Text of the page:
International law cannot be properly judged and juried by journalists, pundits and television commentators. Rather, it is a complex and detailed jurisprudence that requires real learning. Like medicine, engineering or architecture, it is necessarily constructed upon a highly generalized system of theory and concepts that mandates careful study, evaluation and interpretation.
Faced with the newest form of organized Jewish extinction, Israel’s leaders should now remind the world with full confidence that the Begin Doctrine is still consistent with the established right of anticipatory self-defense under international law. Following such an appropriate legal reminder, they would – in the best of all possible remaining strategic worlds − also make prompt preparations to prevent a looming Jewish national disappearance by finally implementing tactical plans for the preemptive destruction of selected Iranian nuclear and/or biological targets and infrastructures. Other coordinated and corollary Israeli efforts would be directed at particular Iranian regime targets, ranging from pertinent national leadership elites to those individual scientists in different parts of the globe who now fashion or prepare to fashion biological and nuclear weapons for exclusively genocidal purposes.
The defensive killing of enemy scientists making mega-weapons for dangerous regimes to murder noncombatants is assuredly not an unprecedented practice by Israeli or American operatives. Nor, by any means, is it patently a violation of international law. Similar Israeli/American tactics of “targeted killings” must remain firmly in place against certain terrorist leaders, and should also be extended to any such leaders with documented and identifiable plans to create nuclear or certain biological weapons of mass destruction.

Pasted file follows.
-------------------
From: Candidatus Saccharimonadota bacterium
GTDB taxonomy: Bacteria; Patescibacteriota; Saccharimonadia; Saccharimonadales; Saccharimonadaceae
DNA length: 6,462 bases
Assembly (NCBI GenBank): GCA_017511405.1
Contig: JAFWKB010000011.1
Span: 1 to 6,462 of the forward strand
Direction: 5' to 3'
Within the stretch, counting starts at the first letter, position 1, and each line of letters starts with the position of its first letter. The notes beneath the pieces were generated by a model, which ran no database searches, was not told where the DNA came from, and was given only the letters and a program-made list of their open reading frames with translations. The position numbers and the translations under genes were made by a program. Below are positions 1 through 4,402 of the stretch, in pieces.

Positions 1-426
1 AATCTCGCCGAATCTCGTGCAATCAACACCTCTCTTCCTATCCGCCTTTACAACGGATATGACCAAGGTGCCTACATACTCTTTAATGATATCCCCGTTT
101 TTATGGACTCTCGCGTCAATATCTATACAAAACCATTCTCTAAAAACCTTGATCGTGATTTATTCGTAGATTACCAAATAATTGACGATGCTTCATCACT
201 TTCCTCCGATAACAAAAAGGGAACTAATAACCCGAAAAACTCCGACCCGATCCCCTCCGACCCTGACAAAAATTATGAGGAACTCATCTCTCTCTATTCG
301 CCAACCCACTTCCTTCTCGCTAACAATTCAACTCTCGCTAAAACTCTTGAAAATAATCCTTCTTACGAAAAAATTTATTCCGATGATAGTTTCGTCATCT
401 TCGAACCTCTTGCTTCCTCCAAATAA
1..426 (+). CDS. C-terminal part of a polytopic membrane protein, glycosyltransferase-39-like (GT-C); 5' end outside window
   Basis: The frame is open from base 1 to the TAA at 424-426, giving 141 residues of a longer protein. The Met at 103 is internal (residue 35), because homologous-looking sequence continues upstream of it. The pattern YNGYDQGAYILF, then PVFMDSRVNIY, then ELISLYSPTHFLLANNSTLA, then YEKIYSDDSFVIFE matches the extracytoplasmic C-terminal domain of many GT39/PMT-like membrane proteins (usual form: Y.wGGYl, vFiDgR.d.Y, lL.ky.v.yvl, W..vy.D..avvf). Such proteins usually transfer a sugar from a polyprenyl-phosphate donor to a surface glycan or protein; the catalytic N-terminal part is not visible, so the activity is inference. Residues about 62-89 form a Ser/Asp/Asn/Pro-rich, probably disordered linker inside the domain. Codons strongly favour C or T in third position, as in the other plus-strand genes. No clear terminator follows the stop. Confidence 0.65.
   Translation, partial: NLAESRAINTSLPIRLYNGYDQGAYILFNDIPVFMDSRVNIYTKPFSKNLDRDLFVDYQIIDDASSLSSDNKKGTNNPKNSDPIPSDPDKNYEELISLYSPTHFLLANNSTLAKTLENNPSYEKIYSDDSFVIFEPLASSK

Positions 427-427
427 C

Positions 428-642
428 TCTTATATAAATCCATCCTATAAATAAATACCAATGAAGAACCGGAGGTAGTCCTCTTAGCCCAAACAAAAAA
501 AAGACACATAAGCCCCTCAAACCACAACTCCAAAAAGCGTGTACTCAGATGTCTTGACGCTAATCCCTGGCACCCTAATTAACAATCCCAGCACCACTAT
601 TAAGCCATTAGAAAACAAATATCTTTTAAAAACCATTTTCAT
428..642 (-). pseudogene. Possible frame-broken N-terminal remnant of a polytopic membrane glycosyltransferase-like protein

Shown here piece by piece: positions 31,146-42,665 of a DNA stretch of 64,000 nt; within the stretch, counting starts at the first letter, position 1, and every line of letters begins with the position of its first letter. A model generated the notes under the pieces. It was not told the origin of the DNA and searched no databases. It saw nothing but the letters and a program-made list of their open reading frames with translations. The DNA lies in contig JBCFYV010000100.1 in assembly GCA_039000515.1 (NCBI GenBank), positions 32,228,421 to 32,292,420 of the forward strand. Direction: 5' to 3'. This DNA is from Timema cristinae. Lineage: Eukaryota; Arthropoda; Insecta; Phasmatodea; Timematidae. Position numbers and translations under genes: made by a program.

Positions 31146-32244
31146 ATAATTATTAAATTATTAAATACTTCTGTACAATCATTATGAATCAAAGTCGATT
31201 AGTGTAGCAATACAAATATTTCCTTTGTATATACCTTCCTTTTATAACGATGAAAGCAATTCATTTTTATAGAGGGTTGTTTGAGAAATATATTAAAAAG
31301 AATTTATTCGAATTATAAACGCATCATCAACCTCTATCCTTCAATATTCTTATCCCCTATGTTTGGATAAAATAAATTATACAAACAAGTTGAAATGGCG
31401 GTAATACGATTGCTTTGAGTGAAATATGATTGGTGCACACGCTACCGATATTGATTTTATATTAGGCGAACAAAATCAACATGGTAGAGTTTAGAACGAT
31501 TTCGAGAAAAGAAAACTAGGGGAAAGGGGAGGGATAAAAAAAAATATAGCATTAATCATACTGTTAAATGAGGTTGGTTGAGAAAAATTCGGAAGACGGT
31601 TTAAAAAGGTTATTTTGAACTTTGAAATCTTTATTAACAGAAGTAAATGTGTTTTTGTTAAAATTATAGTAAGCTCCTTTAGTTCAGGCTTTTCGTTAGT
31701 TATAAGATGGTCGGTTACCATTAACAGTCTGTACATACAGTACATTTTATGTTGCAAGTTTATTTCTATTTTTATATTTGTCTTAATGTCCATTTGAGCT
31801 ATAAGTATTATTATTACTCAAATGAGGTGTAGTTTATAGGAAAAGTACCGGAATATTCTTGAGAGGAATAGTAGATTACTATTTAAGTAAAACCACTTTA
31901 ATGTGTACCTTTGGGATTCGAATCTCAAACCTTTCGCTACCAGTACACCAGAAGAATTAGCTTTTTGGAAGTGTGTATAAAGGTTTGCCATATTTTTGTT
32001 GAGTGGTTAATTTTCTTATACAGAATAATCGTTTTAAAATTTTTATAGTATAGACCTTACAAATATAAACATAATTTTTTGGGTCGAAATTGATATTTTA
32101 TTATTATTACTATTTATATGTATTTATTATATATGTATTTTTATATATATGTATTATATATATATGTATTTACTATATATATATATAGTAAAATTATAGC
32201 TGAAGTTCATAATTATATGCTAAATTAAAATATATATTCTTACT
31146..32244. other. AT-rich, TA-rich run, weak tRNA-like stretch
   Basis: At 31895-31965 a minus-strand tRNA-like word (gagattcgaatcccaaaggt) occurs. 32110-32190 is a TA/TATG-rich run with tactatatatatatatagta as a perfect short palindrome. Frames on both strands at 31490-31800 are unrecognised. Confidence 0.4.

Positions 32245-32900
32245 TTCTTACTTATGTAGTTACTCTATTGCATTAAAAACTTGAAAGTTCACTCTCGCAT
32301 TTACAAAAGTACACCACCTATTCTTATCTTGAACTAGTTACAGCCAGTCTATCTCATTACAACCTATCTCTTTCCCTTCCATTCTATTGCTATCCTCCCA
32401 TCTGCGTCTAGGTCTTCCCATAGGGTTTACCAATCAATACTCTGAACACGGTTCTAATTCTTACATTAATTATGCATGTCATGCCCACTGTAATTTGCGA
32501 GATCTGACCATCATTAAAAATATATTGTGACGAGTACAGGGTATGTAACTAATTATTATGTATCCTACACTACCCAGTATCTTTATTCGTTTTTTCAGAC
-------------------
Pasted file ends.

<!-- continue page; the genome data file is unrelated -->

If European Jewish leaders in the months before September 1, 1939, had known the precise identities of German scientists and industrialists who were then designing and constructing gas chambers for Jews, would it have been wrong for these murderers to be preemptively targeted? Should we assume that the blood of would-be genociders is redder than that of innocent and defenseless civilians? Instructively, for current and future reference, we already know the position of the international community before 1939. Glib archeologists of ruins-in-the-making, this community – whether for reasons of sheer evil or simply on account of docility – can always be counted upon for commission of catastrophic error. Smugly and steadfastly, this international community is always poised shamelessly for retreat and surrender.